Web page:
Chief Executive Fernando Chui Sai On said on Wednesday that a theme park is needed in Macau to boost family tourism.
Chui made the remarks when answering lawmaker-cum-developer Tommy Lau Veng Seng’s question during a Q&A plenary session in the legislature’s hemicycle.
The session came one day after Chui delivered his 2017 Policy Address.
Chui’s policy address states that the government will push for the construction of budget hotels, a theme park and shopping centres, in a bid to develop the city into a world tourism and leisure centre.
Chui said on Wednesday that a theme park was needed in the city, because it would diversify tourism – such as attracting more families. He added that family tourists were an important segment for the development of the city’s tourism sector.
Chui said that it was feasible for Macau to have a theme park. “Actually the city lacks a theme park,” he said, adding that a theme park would also benefit local residents.
Chui also said that budgets hotels were able to provide tourists with “a diversity of choices” of accommodation.
In March, the government said that it was processing 27 applications to run budget hotels in the city. The 27 applications involved over 1,700 guestrooms.
According to Chui, as of June this year, five-star hotel rooms accounted for 64 percent of the total number of hotel rooms in the city, double that in 2005. It showed that more other types of hotels were needed in the city, he said, adding, “There are different types of tourists in a world tourism and leisure centre.”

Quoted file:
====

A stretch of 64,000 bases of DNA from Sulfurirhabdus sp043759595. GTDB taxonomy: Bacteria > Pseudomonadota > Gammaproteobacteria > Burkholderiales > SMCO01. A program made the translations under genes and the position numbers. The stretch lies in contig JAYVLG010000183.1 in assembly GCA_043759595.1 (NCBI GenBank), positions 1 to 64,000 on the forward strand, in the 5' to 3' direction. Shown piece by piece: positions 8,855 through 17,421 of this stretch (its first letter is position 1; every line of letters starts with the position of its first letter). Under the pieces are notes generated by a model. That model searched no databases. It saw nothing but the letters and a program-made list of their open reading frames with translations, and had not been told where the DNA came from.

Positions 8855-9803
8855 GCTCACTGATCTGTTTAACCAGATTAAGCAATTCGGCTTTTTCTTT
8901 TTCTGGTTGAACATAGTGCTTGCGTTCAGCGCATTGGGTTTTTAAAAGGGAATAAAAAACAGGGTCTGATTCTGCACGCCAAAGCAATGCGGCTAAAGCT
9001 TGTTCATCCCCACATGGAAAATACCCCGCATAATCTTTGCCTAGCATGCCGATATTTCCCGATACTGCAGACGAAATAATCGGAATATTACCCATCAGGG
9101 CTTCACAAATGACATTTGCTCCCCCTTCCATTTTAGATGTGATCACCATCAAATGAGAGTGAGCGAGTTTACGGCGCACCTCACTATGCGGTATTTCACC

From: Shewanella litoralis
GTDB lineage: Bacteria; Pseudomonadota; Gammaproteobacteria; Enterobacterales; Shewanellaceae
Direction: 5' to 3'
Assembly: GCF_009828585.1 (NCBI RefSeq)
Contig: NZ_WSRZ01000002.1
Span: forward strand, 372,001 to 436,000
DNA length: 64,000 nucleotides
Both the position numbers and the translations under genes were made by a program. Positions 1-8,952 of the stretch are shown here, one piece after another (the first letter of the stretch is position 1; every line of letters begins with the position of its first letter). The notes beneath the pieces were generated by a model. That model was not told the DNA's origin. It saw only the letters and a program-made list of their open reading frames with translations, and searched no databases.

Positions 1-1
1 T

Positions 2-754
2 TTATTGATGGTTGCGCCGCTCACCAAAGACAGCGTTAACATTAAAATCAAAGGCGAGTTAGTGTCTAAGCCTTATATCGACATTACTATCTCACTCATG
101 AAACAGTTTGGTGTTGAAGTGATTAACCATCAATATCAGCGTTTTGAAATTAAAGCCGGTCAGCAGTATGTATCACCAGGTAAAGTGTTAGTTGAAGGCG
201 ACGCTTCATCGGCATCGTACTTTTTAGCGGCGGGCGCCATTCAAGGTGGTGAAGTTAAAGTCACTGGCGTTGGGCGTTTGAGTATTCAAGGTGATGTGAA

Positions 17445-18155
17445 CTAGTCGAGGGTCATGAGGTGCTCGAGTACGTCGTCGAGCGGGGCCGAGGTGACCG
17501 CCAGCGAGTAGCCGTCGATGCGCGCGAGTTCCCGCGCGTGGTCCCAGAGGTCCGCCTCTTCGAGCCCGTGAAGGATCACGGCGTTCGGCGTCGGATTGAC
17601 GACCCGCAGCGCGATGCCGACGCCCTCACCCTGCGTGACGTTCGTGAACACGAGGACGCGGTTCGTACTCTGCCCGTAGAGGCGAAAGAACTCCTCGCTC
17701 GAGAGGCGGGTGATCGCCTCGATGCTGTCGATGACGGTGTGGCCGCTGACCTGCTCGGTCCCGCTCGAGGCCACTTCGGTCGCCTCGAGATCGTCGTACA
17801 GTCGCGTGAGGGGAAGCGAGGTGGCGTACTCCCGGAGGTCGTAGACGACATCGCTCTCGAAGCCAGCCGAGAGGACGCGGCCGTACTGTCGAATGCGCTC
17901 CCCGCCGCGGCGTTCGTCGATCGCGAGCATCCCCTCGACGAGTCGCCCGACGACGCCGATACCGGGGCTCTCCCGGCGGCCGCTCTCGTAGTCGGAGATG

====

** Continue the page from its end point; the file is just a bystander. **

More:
Chui also said that more shopping malls were needed in Macau.
According to Chui, Macau’s shopping gross areas amounted to 1.9 million square metres last year. He said that another 360,000 square metres of shopping areas would be needed by 2025 in the city, so as to meet the needs of tourists and residents.
Chui also said more shopping areas would be needed to accommodate more local retail brands in the future. “Shopping areas can also be used to display local cultural and creative products as well as local delicacies [in the future],” he said.
Chui also said the government would strive to support local small- and medium enterprises (SMEs) to become more involve in the government’s measures to diversity the tourism sector.
Meanwhile, in a reply to lawmaker-cumunionist Lam Heong Sang’s question, Chui urged young local people think carefully before starting their own business.
Lam, vice president of the legislature, asked Chui what measures the government would implement to support young local people in their career development or in launching their own business.
Chui said the government had implemented a raft of measures to help young people boost their competitiveness, apart from support measures for start-ups. Chui urged young people to grasp the opportunities available to them, adding that they enjoyed more opportunities than their counterparts in previous generations.
Chui urged young people to be cautious about whether to start their own business, adding he thought it was currently not easy for residents to start their own business.
Chui said studies showed that most of the business start-ups in recent years were primarily of just several types of businesses, such as restaurants, cafes and retail outlets. He said it showed that the start-ups in recent years are highly “homogeneous”, which he said had caused young start-uppers to face fierce competition.
Chui urged young local people to first join the job market to obtain work experience, before launching their own business. He said they would more likely be successful in their own business if they did that.
“It is better for young people to consider working [as an employee] after they graduate from university, so as to obtain work experience as well as to expand their social circle,” Chui said.
“What I worry about the most is that if a young person’s business fails it will damage their self-confidence,” Chui said.
“The government cannot ensure that every start-up will be successful,” Chui said.
(Macau News / The Macau Post Daily)